• dynamic reviews of FTP, reflecting microsegment behaviors and pricing strategies tied to customer lifetime value and the opportunity cost of liquidity
  • increased product innovation to boost funding from both corporate and retail clients
  • ensuring access to high-quality, frequent, and granular data, with systems equipped to send early warning signals on potential changes in customer behaviors, especially to capture early signs of liquidity shifts
  • use of risk limits and targets as active steering mechanisms, bolstered by links to incentives
  • automation of reporting and monitoring, so liquidity and other events can be scaled internally much faster, backed by real-time data where possible

Upgrade IRRBB measurement and capabilities

Leading banks are getting a grip on IRRBB risk in areas such as balance sheet management, pricing, and collateral. Many have assembled dedicated teams to help them make more effective decisions. Given the threat to deposits, some are making greater use of scenario-based frameworks, bringing together liquidity and interest rate risk management. They are using real-time data to inform funding and pricing decisions.

To ensure they consider all aspects of rate risk, leading banks employ a cascade of models, feeding the outputs into steering and stress-testing frameworks, and capturing behavioral indicators that can inform balance sheet planning and hedging activities. Some banks are employing behavioral models to forecast loan acceptance rates and credit line drawings. Best practice involves using statistical grids differentiated by type of customer, product, and process phase.

When it comes to loans, some banks are leveraging AI to predict prepayments and their impacts on balance sheets and hedging requirements. Best practice in prepayments modeling is to move away from linear models and toward machine learning algorithms such as random forests to consider nonlinear relationships (for instance, between prepayments and interest rate variation) and loan features (for example, embedded options), as well as behavioral factors. We see five key steps:

  • Customer segmentation. Banks can use AI to achieve granulated segmentation—for example, incorporating behavioral factors.
  • Prepayment behavior. Banks can quantify constant prepayments and prepayments subject to criteria including interest rate levels, prepayment penalties, age of mortgage, and borrower characteristics. Leading banks establish a parent model and leverage customer segmentation to derive dedicated prepayment functions, taking into account customer protections such as statutory payment holidays.
  • Interest rate scenarios. Banks can employ Monte Carlo simulations and other models to analyze a range of scenarios, including extreme and regulatory scenarios, and simulate potential prepayment behaviors for each scenario.
  • Hedging ratios and strategy. Decision makers should evaluate the value of mortgages under different interest scenarios and derive sensitivities to economic value and P&L. They can then select hedging instruments with the aim of neutralizing scenario impacts.
  • Pricing. Mortgage pricing can be adjusted based on maturity and potential prepayment behavior. Banks can use fund transfer pricing, with risks handled by a dedicated team in the treasury function.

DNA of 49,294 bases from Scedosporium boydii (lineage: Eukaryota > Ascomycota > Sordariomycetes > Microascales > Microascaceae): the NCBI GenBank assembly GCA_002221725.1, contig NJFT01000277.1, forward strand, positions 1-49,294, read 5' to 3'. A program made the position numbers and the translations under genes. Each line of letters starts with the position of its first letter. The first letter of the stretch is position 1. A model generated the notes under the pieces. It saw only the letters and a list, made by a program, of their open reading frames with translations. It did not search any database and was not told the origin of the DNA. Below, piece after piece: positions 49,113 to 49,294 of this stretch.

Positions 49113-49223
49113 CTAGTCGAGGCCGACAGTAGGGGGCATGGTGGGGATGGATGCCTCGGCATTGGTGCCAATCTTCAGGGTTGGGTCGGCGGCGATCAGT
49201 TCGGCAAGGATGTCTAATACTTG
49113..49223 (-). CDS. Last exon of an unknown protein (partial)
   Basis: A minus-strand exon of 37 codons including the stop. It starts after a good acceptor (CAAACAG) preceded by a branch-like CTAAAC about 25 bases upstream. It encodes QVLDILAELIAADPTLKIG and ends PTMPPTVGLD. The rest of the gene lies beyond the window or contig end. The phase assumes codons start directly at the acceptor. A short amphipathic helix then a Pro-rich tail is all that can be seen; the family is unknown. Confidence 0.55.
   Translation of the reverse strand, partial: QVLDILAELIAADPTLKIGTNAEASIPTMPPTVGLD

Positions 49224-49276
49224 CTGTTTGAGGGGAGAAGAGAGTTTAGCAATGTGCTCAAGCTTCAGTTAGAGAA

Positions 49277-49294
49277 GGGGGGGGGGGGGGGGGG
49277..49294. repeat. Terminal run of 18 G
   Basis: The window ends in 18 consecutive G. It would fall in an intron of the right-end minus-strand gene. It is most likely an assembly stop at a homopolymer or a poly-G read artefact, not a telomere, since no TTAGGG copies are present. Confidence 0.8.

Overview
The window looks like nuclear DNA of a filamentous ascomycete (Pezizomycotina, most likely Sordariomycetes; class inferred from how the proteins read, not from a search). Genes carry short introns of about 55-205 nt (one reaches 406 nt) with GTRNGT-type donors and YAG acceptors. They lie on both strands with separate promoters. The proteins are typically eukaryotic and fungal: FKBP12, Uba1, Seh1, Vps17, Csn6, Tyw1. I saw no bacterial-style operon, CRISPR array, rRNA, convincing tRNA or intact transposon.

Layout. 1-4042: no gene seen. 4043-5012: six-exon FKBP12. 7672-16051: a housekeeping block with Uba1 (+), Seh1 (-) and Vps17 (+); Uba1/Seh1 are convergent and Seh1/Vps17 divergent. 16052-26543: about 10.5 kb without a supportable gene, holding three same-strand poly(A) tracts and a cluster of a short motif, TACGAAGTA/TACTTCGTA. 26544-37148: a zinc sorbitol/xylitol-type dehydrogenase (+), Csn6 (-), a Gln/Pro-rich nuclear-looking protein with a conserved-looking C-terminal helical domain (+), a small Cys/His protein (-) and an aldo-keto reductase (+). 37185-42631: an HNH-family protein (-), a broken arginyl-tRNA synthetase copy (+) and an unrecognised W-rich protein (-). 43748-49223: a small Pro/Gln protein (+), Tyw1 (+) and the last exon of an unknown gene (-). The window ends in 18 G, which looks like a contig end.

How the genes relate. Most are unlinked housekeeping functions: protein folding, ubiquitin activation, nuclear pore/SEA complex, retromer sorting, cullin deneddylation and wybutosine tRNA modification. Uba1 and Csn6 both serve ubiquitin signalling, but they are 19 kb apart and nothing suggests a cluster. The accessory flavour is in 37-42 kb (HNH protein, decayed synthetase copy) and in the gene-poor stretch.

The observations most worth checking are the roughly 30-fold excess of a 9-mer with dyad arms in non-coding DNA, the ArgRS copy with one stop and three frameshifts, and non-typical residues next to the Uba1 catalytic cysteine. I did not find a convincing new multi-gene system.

Another important focus area is deposit decay. Many banks still prioritize moving-average approaches segmented by maturity and backed by expert judgment. A best practice would be to identify a core balance through a combined expert and statistical approach, looking at trends across customer segmentation, core balance modeling, deposit volume modeling, deposit beta and pass-through rates, and replicating portfolio/hedge strategies. This would mean leveraging AI and high-frequency data relating to transactions, to estimate each account’s non-operational liquidity, which customers may be more likely to move elsewhere (see sidebar “Case study: Deposit modeling to limit deposit erosion”). Some banks also use survival models to gauge non-linearities in deposit behaviors.

In the context of IRRBB strategy, leading banks are keeping a close eye on both deposit beta and pass-through rates (the portion of a change in the benchmark rate that is passed on to the deposit rate). They back their judgments with views on client stickiness, which they traditionally arrive at through expert judgment and market research. A more advanced approach is to derive regime-based elasticities, capturing data from historical economic cycles.

Finally, risks need to be optimally matched with hedges. The recent trend is to use stochastic models to support hedging decisions, enabling banks to gauge non-linearities. Forward-looking banks increasingly integrate deposit, prepayment, and pipeline modeling directly into their hedging strategies. They also ensure model risk is closely monitored, with models recalibrated frequently to reduce reliance on expert input (see sidebar “Better modeling enables more resilience: One bank’s story”).

Improve stress testing

Several players are integrating interest rate risk, credit spread risk, liquidity risk, and funding concentration risk in both regulatory and internal stress tests. Indeed, the IRRBB, liquidity risk, and market risk (credit spread risk in the banking book, or CSRBB) highlight the trade-off between capital and liquidity regulations. In short, higher capital requirements may reduce the need for excessive liquidity, and vice versa, for a bank with stable funding—a situation that remains a challenge to current regulatory frameworks.

Stress testing to measure interest rate risk is also evolving, with some banks adopting reverse stress testing (see sidebar “Enhancing Basel's interest rate risk measures: Exploring the efficacy of reverse stress testing and VAR”).

In upgrading their stress-testing frameworks and interest rate strategies, banks need to balance net interest income (NII) and economic value of equity (EVE) risks that may materialize as a function of rate volatility. On NII, banks can productively apply scenario-based yield curve analysis across regulatory, market, and bank-specific variables and weigh these in the context of overall balance sheet exposures, hedges, and factors including deposits, prepayments, and committed credit lines. Additional economic risks include basis risk, option risk, and credit spread risk, which also should be measured.